The Upanishads have always been regarded in India as the crown of the Veda and as the end of the Veda as implied by the term vedanta. The major Upanishads are not separate books, but the last parts or the penultimate parts of the corresponding Brahmana books. If the Brahmana has an Aranyaka attached to it, then the corresponding Upanishad is at the end of the Aranyaka book. Shatapatha Brahmana has no Aranyaka; thus its last book or chapter contains the Upanishad, the famous Brihadaranyaka Upanishad.
«The Upanishads are not a revolutionary departure from the vedic mind and its temperament and fundamental ideas, but a continuation and development and to a certain extent an enlarging transformation in the sense of bringing out the into open expression all that was held covered in the symbolic vedic speech as a mystery and a secret» [Sri Aurobindo, The Foundations of Indian Culture]. «The rishis of the Upanishads sought to recover the lost or waning knowledge of the Veda by meditation and spiritual experience and they used the text of the ancient mantras as a prop and authority for their own intuitions and perception or else the vedic word was a seed of thought and vision by which they recovered old truths in new forms. What they found, they expressed in other terms more intelligible to the age in which they lived» (Sri Aurobindo, The Secret of the Veda). As examples of the first method, we may mention the Chhandogya Upanishad (3.12.5) or Brhadaranyaka Upanishad (4.4.23) which state, “as stated in the rik, the mantra of Rigveda”. As an example of the second, we may mention the concept of Brahman. RigVeda mentions repeatedly the Supreme One, or the One Truth, ekam sat, which underlines all existence. The Upanishads developed this seed of thought into the magnificent conception of Brahman.
Chhandogya Upanishad (7.7.1) declares that Rig Veda can be understood only by meditation vijnanena. The extensive connection between the Veda Samhitas and Upanishads mentioned in this essay should make a reader sceptical of statements such as, ‘Upanishads are a protest against the externality of vedic practices’.
The Upanishads can be divided into roughly two categories for study. In the first are the metrical Upanishads, relatively smaller in size, such as Isha, Katha, Mundaka, Shvetashvatara, Taittiriya, the middle two chapters of the non-metrical Brhadaranyaka Upanishad etc. These Upanishads use symbolism sparingly, so that one can get some idea of their contents by one’s rational intellect. In the second group belong all other Upanishads which are non-metrical and use symbolism extensively. Both Aitareya Upanishad (1.3.14) and Brhadaranyaka Upanishad (4.2.2) declare that, “Gods love indirect reference or symbolism”, paroksha priya hi devah. The purport is that the cosmic powers devah prefer that the profound truths be expressed only in a symbolic manner so that only the eager and persistent student can understand them. The Brhadaranyaka Upanishad begins with the detailed symbolism of the sacrificial horse, each one of whose limbs such as the face, belly, legs etc., corresponds to a specific cosmic power. For instance Usha, the dawn is the head of the sacrificial horse. The great commentator Shamkara gives a brief explanation without clarifying the deeper meaning. The fifth and the sixth chapters of the Brhadaranyaka Upanishad have verses which for a gross mind appear to be ritualistic recipes for obtaining children of specific characteristics. The commentators practically ignore the fifth and sixth chapters, declaring that they are meant for the householders who deal with mundane matters. Persons who have attempted to pierce the symbolism in the Veda Samhitas can easily get clues to understanding the deeper meanings of these verses behind their apparently gross outward form.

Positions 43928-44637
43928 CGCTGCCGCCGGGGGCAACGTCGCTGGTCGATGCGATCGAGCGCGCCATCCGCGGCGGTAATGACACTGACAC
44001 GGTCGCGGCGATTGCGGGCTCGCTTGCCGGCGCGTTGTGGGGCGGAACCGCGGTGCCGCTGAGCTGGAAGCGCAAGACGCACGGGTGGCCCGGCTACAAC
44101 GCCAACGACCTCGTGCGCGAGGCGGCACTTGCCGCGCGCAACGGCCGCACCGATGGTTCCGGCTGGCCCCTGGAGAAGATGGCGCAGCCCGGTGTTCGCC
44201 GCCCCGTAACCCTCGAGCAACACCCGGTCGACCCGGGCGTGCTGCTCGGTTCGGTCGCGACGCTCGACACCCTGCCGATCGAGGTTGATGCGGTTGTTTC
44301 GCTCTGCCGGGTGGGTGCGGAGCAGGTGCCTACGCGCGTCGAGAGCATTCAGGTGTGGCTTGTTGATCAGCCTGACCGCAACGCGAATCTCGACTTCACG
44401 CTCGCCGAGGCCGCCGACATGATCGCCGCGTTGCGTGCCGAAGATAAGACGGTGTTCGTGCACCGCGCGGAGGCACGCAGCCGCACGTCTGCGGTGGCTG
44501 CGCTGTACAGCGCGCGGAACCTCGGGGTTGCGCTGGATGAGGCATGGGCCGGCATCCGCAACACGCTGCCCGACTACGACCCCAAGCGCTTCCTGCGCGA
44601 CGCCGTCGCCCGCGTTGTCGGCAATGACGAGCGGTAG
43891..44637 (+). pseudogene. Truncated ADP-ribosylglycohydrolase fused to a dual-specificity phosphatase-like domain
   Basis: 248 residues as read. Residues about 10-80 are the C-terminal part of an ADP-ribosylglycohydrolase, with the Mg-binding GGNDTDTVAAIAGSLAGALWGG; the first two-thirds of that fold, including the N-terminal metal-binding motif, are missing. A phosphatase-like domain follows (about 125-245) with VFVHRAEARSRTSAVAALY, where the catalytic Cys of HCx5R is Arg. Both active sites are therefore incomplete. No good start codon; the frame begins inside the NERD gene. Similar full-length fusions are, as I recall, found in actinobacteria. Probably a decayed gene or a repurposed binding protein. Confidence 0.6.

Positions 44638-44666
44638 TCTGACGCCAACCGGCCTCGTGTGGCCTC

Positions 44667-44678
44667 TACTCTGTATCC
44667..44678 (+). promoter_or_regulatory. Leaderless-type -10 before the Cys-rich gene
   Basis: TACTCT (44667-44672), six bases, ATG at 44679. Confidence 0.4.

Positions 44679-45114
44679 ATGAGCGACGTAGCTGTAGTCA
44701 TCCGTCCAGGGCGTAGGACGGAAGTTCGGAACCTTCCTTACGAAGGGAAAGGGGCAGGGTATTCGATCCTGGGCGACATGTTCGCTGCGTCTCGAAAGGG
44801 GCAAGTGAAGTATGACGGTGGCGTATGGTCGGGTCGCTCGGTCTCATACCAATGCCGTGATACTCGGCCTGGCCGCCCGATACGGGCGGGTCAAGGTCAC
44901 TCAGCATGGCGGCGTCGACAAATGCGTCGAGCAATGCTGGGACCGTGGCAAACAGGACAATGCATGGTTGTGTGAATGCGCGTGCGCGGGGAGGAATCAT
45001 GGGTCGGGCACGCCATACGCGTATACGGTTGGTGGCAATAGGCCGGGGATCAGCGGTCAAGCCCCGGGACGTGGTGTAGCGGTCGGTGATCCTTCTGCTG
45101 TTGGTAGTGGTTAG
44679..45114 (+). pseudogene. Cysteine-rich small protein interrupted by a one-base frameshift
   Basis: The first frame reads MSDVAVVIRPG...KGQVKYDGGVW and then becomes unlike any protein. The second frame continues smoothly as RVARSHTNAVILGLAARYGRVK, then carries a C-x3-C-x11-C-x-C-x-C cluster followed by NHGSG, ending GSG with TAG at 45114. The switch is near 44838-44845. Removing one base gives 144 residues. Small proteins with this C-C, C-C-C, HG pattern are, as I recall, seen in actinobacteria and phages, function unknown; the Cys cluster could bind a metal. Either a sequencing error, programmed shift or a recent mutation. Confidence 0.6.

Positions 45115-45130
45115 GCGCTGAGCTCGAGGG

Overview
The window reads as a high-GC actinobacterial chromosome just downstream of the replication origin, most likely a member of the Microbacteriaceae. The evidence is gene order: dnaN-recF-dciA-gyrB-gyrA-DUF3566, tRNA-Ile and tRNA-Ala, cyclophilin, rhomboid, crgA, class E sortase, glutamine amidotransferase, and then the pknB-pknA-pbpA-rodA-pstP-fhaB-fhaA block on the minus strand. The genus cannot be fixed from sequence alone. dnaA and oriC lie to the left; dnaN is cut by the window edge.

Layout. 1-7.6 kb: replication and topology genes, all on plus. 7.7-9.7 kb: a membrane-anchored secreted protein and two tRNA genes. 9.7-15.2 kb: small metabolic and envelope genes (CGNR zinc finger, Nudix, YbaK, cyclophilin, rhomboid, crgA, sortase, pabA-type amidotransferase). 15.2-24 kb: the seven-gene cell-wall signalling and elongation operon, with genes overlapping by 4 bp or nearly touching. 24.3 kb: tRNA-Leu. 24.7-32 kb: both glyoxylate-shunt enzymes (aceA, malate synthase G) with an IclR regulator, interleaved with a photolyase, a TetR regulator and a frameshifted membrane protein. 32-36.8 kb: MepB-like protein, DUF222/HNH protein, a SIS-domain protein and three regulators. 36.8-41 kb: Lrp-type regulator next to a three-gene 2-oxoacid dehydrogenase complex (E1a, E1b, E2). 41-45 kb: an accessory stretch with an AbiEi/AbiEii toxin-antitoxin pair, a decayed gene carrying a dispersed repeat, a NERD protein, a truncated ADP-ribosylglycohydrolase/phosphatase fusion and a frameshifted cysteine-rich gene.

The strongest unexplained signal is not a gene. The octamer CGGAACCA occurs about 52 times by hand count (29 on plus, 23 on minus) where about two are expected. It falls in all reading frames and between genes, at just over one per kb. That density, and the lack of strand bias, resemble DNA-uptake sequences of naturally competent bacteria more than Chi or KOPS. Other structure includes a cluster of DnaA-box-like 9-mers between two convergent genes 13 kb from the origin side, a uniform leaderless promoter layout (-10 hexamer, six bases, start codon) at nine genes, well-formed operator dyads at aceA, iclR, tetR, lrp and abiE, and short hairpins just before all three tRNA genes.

The Upanishads, besides delineating various spiritual experiences, also give a few hints on sadhana, i.e., paths of spiritual realization. These methods of sadhana are called vidyas. The Upanishad does not give much detail about the vidyas because such details cannot be conveyed in print. Typically, a teacher transmits these truths to the students, often in silence. There are not many books in print which discuss the relevance of Upanishadic thought for spiritual practice. One such book is the Light on the Upanishads by Kapali Sastry which discusses some of the secret vidyas in the Upanishads and relates them to the corresponding ideas in Rig Veda. These vidyas are identified either by the name of the teacher like Shandilya vidya, Bhrgu Varuni vidya or by their contents like the Bhuma vidya, Vaishvanara vidya, Madhu vidya, Prana vidya and so on. Vaishvanara means the divine force, which permeates every aspect of existence. This knowledge in the Chandogya Upanishad is related to the similar idea in the Rig Veda contained in the ten hymns to the deity Vaishvanara. The Madhu vidya or the doctrine of the honey or bliss as the foundation of all existence, discussed in detail in Brhadaranyaka Upanishad (2.5) is related to the corresponding mantras in the first book of Rig Veda. Again the particular method of realisation described in the sixth book of Brhadaranyaka Upanishad (6.3.6) involves the chanting of the famous gayatri hymn of Rig Veda (III.62.10) and the madhu mantras in RigVeda (I.90). This particular method is extolled in the Brhadaranyaka Upanishad (6.3.7-6.3.12) stating, “if any one sprinkles it on a dry stump, branches would grow and leaves spring forth”.